Travel: France - The lake in the Landes with the unlikely name

The Lake of Biscarrosse-Parentis is dotted with oil platforms and seaplanes buzz overhead, but it's also a kind of paradise
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The Independent Culture
A BACK-TO-NATURE holiday on a lake dotted with 28 oil platforms might seem like rather a perverse idea, but the Lake of Biscarrosse-Parentis in south-west France has never been shy of mixing its business with its pleasure.

Biscarrosse and Parentis-en-Born, the two Gascon towns that give the lake its cumbersome name, are pretty places; both have pedestrianised centres, and are well-stocked with shops, cafes and bars. Both also have significant industrial pedigrees.

In the Thirties, seaplanes operated by Air France Transatlantique took off from Biscarrosse for the 60-hour flight to New York, and the town remains an important centre for what the French call hydraviation. When oil came in the Fifties, Parentis-en-Born, on the eastern shore, became an oil town. Add to that a western coastline reserved for the army, and you have a strange mix of industry, the military, and tourism all centred on the one lake.

In fact, these un-touristy add-ons give the lake a welcome frisson and stop it from being too bland. If you lie on a quiet, sandy beach, you may hear the buzz of a seaplane; if you're out on the water on a wind- surfer or dinghy, there's nothing to stop you setting a course for one of the oil platforms. If the weather should turn misty, as it does from time to time, you can take shelter in the Museum of Petrol at Parentis- en-Born or the Hydroplane Museum at Biscarrosse. Both are worth a visit.

Surrounded on all sides by pine forests, the hinterland is as flat as a crepe - the road from Parentis to Biscarrosse might as well have been drawn on the map with a ruler. Some people find the two-dimensional landscape off-putting but, personally, I rather like the unsettling uniformity. Although the forests are now criss-crossed with footpaths and cycle tracks, they too have their roots in commerce.

Until the middle of the last century, the Landes was a neglected, unvisited corner of France. Swampy, sandy and swept by gales, the land was so wet that the Landais shepherds used to go around on stilts. But, as a result of compulsory drainage and forestation, the Landes grew to become the largest pine forest in Europe, and resin from the trees, an ingredient in glue, made the area wealthy.

As demand for the commodity has faltered, the forest has had to adapt to a new world of leisure. The Landes now promotes itself as the ultimate outdoor playground, and its forests and lakes are ideal for hunting, fishing, cycling, swimming, walking, sailing and pony-trekking. In turn, the Lake of Biscarrosse-Parentis has dozens of campsites clustered around its shore, ranging from tiny aires naturelles to megasites with more than a thousand pitches.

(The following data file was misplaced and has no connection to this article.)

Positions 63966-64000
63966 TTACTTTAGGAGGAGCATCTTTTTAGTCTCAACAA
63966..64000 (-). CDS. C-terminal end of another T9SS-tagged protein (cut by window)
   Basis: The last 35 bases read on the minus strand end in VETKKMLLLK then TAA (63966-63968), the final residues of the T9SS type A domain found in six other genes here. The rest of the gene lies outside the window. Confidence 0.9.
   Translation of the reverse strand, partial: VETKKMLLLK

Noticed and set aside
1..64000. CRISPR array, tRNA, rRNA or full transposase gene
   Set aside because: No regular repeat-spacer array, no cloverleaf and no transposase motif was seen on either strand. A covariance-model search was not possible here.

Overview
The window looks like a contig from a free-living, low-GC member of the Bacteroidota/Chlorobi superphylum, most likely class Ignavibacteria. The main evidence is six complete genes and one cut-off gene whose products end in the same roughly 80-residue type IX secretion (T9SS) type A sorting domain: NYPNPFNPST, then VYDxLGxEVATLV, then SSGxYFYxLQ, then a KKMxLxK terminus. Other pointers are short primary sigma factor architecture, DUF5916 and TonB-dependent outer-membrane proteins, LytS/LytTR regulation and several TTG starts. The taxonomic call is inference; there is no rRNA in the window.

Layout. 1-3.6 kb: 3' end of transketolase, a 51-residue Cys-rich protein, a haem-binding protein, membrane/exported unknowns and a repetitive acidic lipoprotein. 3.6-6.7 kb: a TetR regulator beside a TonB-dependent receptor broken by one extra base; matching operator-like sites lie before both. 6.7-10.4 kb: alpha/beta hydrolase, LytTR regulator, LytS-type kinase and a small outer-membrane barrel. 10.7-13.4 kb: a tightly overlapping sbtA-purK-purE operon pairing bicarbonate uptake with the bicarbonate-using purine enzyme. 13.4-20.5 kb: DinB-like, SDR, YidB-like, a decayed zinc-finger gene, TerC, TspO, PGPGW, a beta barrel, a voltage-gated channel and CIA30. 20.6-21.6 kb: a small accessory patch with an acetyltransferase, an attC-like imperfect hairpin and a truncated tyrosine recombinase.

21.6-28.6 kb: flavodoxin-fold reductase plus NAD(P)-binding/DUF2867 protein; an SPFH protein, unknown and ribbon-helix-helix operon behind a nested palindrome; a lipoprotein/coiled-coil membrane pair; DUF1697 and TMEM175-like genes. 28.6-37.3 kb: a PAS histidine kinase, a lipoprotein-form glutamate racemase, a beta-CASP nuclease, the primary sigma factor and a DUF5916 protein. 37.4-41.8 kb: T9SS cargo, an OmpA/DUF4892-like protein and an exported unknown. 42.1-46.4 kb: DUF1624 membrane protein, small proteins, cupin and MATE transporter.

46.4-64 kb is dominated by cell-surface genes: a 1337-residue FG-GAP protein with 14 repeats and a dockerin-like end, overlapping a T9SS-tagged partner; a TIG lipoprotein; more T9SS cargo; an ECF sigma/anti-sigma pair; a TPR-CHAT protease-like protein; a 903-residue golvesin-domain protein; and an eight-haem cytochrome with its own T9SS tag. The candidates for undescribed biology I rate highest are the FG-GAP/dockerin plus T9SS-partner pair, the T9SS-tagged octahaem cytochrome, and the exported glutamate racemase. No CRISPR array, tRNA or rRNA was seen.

If we parents had had our way, we might have chosen a smaller site, but with children of an age to be scandalised by the mere thought of sitting in a field contemplating nature, we settled for La Reserve at Gastes. Its 628 emplacements make it one of the largest campsites in Gascony and it functions like a village. Suburbs are made up of different companies' tents and static caravans, and La Reserve even has its own beach and marina.

Those who turn up with their own tents and camper-vans get pitches close to the lake. At night, Sunsites' red tents glow like brothels, but only Haven Europe has the nerve to give its tents names: Marge, Monica, Millie, in M-Section; Louisa, Larry and Lippy, in L. You can imagine the conversation back home: "Yes, we stayed with Marge this year; much more comfortable than Millie. We might try Monica next year - you know what they say, a change is as good as a rest."

On the plus side, hard-to-please children will approve of La Reserve's swimming- pools, crazy golf and the wide range of supervised sports on offer - be prepared to queue for the more popular ones. But it's at night when La Reserve really comes into its own. After the arguments over whose turn it is to wash up have subsided, the camp's large teenage population put on their glad rags and mingle outside the Salle des Jeux. At 9.30pm, there's a general rush for seats for the evening show.

But that's the great thing about the lake. You can have it both ways. If you crave company, you can hang around the pool or book yourself on one of the organised activities. When you've had enough of human beings, you can disappear into the forest.

One Sunday morning, we drove up to Biscarrosse to gawp at Europe's jet set, burning across the lake as they competed in the European Speed Skiing Championship. Then back to Parentis, just in time for a more traditional (and sedate) celebration of French culture - the Sunday market offers everything from local wine and cheese to north African drums and lethal Chinese bangers. Try the potatoes cooked in chicken fat for a delicious snack.

Later, we got on our bikes and cycled to Ste Eulalie-en-Born, a tiny village at the southern end of the lake. Here we ate ice-creams on a deserted beach, while ducks paddled serenely in the reedy shallows. Then back to Gastes for supper at l'Estanquet (a reservation is essential during the summer) where we were served magrets de canard, a delicious Gascon speciality, duck cutlet in cream sauce. Which just goes to show that in the Landes, you can have your duck and eat it.

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